Last week, just around the time your 11 p.m. news was coming on along the East Coast of the United States, golf balls were in the air half a world away, in China. If you missed it, that’s understandable. After all, it’s football season, right?
But know this: The PGA Tour’s three-week Asian Swing is becoming an important segment of the never-ending PGA Tour schedule.
Successful events in Malaysia (won by Pat Perez) and Jeju Island, South Korea (Justin Thomas) were followed last week by the biggest of the three, the WGC-HSBC Champions in China, where Justin Rose ran down World No. 1 Dustin Johnson to win on Sunday. This is supposed to be a sleepy time on the schedule, yet 26 of the world’s top 30 golfers turned up to compete in Shanghai.
Well, for one, there are limited fields with no cut (read: guaranteed payday), travel expenses are covered and there is plenty of money and world-ranking points to spread around. (For Americans, because it’s a WGC event, Ryder Cup points also were offered; it was the lone event of the fall portion of the 2017-18 schedule to offer points.) The purse in Korea was $9.25 million; in China last week, an additional $500,000 ($9.75 million) was thrown into the pot. In other words, it’s a long, long flight, but a nice way to get a jump on 2018. All three winners practically have one foot in next September’s Tour Championship.
We used to wonder aloud whether 1.3 billion residents of China cared at all about golf, but slowly China is making the transformation from “golf curiosity” to being a real player. Listen closely to this drumbeat. It will only become louder.
China had a women’s medal winner in the Olympics in 2016 (Shanshan Feng, bronze) and this summer had one of its own (Haotong Li) shoot a closing 63 at storied Royal Birkdale to finish third at the British Open. Beyond the Olympics, there is no bigger world stage.
At a news conference in Shanghai, Zhang Xiaoning, president of the China Golf Association, and PGA Tour commissioner Jay Monahan announced a new initiative that will strengthen the sport in the region: a new PGA China Tour that will kick off in 2018. The partnership agreement covers four years.
“As the sport of golf is categorized as the most influential sport in the 21st century, especially in Chinese golf development, it has great potential in an up-and-coming and rising time for the sport here,” Zhang said.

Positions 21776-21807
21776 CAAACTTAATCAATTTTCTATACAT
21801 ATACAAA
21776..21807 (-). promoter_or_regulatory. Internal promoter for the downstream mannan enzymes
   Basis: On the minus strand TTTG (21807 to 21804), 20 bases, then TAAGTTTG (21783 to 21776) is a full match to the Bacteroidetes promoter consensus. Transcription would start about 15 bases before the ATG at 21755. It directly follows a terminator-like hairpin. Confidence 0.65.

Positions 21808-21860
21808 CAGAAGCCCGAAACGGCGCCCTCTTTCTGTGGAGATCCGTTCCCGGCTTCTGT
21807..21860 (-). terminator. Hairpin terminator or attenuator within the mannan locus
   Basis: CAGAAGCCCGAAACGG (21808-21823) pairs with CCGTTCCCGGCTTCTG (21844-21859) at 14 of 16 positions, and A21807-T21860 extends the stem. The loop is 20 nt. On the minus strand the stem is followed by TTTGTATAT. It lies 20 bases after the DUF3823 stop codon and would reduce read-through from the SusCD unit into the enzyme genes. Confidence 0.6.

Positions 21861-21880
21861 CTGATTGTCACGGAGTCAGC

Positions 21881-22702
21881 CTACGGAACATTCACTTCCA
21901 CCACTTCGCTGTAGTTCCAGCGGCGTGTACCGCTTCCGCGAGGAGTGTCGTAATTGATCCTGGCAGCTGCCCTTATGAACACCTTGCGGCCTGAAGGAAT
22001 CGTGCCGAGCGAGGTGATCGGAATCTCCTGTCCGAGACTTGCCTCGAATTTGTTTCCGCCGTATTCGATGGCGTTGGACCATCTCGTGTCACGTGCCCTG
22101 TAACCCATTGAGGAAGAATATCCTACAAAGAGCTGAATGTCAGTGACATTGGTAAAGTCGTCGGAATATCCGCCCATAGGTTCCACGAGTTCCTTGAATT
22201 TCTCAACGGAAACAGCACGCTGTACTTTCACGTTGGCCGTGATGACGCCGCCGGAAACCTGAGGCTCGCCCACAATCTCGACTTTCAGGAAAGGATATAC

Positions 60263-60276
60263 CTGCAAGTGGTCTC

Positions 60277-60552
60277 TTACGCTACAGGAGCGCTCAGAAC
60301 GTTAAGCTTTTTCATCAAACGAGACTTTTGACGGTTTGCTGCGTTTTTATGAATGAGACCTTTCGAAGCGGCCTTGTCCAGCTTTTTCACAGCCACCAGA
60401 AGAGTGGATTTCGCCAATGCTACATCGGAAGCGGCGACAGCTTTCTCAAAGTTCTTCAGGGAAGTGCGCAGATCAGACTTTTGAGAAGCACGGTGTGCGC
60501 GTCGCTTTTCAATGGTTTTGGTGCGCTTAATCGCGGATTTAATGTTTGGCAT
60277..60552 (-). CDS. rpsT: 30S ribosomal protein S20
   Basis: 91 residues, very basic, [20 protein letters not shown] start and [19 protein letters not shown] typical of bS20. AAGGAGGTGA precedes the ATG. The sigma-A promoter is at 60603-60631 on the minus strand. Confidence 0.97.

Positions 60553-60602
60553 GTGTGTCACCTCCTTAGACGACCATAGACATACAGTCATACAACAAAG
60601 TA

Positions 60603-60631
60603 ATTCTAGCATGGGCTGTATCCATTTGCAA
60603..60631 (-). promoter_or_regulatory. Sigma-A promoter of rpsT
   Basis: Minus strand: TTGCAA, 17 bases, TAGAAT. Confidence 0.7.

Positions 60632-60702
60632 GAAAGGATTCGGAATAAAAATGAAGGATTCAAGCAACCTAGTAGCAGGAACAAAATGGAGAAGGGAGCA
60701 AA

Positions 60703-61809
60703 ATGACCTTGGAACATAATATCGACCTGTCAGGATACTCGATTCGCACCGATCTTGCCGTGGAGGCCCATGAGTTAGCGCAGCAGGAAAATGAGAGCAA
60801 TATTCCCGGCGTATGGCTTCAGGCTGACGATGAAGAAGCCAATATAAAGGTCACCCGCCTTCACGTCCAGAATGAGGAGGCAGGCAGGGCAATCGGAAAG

The PGA Tour, which keeps an office in Shanghai, will enhance the new tour with resources and support, and provide a route for top players to access the Web.com Tour (top five PGA China players get cards) and, potentially, the PGA Tour. This season, history is being made as not one, but two Chinese players, Xinjun Zhang and Zecheng “Marty” Dou, hold cards on the PGA Tour, having graduated through the Web.com.
“I hope that one day I can display the Chinese flag on some of the wins on the PGA Tour,” Xinjun Zhang said.
What a moment that would be. Certainly, all of this begs a question: Why would a U.S.-based pro tour, the mightiest in the world, care to wake a nation that has been lukewarm to golf? As selfish as it sounds, what’s in it for us?
As the PGA Tour continues to broaden its footprint globally, China gives it one more strong market. But it’s a bigger-picture deal. Monahan said the overall value to the game to have stars emerge in China is “immeasurable,” and something that will continue to play out over time.
“One of the six tenets to our mission statement,” Monahan said, “is to grow the game, and any time we are actively growing, diversifying, developing the game, opening new markets, hopefully everybody that’s involved in the game is benefiting.”
Whereas Haotong Li contended deep into the weekend two years ago in Shanghai (he was one shot out of the lead heading into the final round), this time, none of the seven Chinese players in the field contended. (Ashun Wu was the top finisher, tying for 20th.) There will come a day, and soon, where that will change, and that Old Tom Morris Trophy awarded to the HSBC Champions winner in Shanghai will be hoisted by a Chinese competitor.
In New Zealand on Sunday, a 17-year-old from China, Lin Yuxin, won the ninth Asia-Pacific Amateur Championship. With his trophy he will get starts at the Masters in April and British Open at Carnoustie in July. Youths from his country, some of whom don’t yet play the game, will watch him compete, get inspired, and wonder how they can get involved.
And the game grows. One small seed at a time.
(Note: This story appears in the October 23, 2017 issue of Golfweek.)